Two days after a “hacktivist” group called Anonymous threatened cyber attacks on the Israeli government for its blockade on Gaza, the websites of the Israeli Defense Forces Spokesman Unit, Shin Bet and Mossad have been taken down. The Israeli government denies that Anonymous is responsible, but the timing is impeccable.
On Friday, Anonymous released a video on YouTube pledging to attack Israel if it intercepted a flotilla delivering aid to the Hamas-controlled Gaza Strip. “We do not tolerate this kind of repeated offensive behavior against unarmed civilians…if you continue blocking humanitarian vessels to Gaza…then you will leave us no choice but to strike back again and again until you stop,” the video threatened.
The Israeli military was not deterred and did not allow the ships to break the blockade. On Sunday, the aforementioned government websites unexpectedly went off-line. The Israeli government says it is due to a “server error” and Anonymous is not responsible. Though the cause is yet to be determined, it is clear that the threat from cyber vigilantes like Anonymous is growing.
Anonymous lacks an official hierarchy. This sometimes leads to confusion, such as when it was reported that Anonymous was planning on bringing down Facebook on November 5. There was also disagreement among factions over whether to target the New York Stock Exchange. One faction briefly disabled its website on October 10. Similarly, when the online Playstation video-gaming network was disabled, Anonymous denied responsibility and said that it had been framed.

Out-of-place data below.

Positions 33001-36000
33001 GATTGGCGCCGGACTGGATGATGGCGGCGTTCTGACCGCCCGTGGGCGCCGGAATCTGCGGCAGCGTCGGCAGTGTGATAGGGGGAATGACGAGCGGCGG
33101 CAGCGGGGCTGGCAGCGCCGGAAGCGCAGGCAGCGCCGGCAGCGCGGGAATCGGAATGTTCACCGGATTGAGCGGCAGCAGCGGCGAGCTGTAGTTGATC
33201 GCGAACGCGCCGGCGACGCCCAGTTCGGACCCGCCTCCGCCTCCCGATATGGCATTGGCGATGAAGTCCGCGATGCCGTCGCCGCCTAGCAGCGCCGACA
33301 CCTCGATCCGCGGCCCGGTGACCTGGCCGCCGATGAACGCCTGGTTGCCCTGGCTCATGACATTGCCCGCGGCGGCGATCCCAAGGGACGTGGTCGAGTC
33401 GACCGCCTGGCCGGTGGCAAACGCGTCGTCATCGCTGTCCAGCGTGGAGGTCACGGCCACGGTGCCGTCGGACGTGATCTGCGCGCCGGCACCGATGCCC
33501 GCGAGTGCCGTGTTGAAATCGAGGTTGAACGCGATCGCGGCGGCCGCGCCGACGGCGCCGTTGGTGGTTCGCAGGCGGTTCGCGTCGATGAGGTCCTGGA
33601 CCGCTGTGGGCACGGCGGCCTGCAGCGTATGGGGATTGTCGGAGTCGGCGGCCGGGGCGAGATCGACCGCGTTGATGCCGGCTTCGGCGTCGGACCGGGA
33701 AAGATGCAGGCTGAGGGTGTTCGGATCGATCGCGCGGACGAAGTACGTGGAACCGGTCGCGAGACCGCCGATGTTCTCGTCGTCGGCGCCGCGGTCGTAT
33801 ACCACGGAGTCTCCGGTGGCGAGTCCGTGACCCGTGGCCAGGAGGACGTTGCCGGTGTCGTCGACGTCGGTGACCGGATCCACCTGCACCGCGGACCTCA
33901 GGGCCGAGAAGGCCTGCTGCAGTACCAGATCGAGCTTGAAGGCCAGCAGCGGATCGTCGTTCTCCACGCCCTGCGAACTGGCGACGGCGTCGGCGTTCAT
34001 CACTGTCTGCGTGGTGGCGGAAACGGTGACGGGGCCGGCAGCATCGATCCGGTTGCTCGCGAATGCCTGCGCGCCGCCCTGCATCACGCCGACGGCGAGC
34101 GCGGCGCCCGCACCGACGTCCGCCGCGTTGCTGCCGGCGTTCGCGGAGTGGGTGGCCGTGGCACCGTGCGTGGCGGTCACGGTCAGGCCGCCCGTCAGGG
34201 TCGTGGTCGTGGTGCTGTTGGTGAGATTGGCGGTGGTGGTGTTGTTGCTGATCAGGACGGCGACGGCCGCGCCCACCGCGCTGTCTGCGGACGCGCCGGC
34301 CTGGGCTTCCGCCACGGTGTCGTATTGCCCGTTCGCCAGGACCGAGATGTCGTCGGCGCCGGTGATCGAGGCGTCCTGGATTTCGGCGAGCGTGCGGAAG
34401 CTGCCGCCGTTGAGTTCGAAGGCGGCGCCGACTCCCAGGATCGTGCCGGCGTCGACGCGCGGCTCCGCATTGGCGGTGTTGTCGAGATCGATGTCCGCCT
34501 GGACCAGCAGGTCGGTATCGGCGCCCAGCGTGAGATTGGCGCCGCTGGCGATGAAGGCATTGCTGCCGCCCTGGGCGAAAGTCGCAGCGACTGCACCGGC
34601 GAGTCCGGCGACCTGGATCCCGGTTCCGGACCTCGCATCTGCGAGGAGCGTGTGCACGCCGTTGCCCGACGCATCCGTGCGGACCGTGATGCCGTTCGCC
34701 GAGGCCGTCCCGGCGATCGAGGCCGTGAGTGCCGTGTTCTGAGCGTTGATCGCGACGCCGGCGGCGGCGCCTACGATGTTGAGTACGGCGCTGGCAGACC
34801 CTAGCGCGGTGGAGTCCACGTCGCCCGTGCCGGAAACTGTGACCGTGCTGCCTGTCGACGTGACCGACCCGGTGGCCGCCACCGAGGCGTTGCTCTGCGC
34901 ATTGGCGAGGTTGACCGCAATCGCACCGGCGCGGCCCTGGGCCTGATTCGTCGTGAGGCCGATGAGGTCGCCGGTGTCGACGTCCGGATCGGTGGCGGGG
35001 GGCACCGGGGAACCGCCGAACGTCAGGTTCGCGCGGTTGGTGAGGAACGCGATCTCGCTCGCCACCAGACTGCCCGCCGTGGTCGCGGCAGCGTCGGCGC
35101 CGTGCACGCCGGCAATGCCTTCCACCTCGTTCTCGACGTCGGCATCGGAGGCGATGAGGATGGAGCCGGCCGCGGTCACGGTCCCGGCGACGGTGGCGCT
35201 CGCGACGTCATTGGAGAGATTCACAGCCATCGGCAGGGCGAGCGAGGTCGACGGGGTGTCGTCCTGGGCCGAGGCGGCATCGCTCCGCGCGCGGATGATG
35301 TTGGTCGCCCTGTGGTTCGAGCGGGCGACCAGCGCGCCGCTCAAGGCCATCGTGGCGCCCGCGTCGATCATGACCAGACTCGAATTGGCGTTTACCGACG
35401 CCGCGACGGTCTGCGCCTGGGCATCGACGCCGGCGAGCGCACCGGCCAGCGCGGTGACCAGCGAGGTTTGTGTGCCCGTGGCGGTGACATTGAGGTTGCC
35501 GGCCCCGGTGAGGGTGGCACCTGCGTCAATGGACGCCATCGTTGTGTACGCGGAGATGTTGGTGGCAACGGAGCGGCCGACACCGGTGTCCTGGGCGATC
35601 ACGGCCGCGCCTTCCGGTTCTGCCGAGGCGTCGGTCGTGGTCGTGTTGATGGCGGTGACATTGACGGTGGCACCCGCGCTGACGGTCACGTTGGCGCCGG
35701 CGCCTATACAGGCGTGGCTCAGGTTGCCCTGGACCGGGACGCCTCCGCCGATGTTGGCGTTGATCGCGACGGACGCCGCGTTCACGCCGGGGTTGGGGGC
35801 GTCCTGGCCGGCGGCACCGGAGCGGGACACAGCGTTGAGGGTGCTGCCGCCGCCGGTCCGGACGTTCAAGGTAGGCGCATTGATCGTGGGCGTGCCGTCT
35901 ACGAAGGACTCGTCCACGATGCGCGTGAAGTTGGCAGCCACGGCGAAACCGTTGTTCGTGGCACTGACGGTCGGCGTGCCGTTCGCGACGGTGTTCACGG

The members do not have a common ideology or cause, and the hackers pick and choose which operations they want to support. “We have this agenda that we all agree on and we all coordinate and act, but all act independently toward it, without any want for recognition,” a member of Anonymous said. The group was established in 2003 and its members call themselves “Anons.” It is easy to join the Internet-based group but your membership is rescinded the second that your identity becomes known.
Operations are pitched in online chatrooms that sometimes have up to 600 participants at one time. It is in these forums that the plots are discussed and members decide if they want to become involved. It is not uncommon for a “hacktivist” to participate in a single operation related to an issue he holds dear and then to never return. The general operation consists of using a botnet that overwhelms a website with traffic, overloading the servers. These botnets are purchased online for $5-10,000 from websites like that of the criminal Russian Business Network. Amazon.com’s huge server capacity enabled it to defeat an Anonymous botnet attack last Christmas.
Anonymous and other “hacktivists” like LulzSec have attacked all sorts of governments and companies for assorted reasons. They have claimed attacks on the CIA, NASA, NATO, San Francisco’s mass transit system, the Boston Police Department, an FBI contractor, the Westboro Baptist Church, the Church of Scientology and many others. In July, it infiltrated a U.S. government contractor named Mantech International Corporation and leaked private communication about its work with NATO. Mantech offers cyber security as one of its services. Booz Allen Hamilton was also hacked and over 90,000 military email addresses were released, as well as passwords and internal data.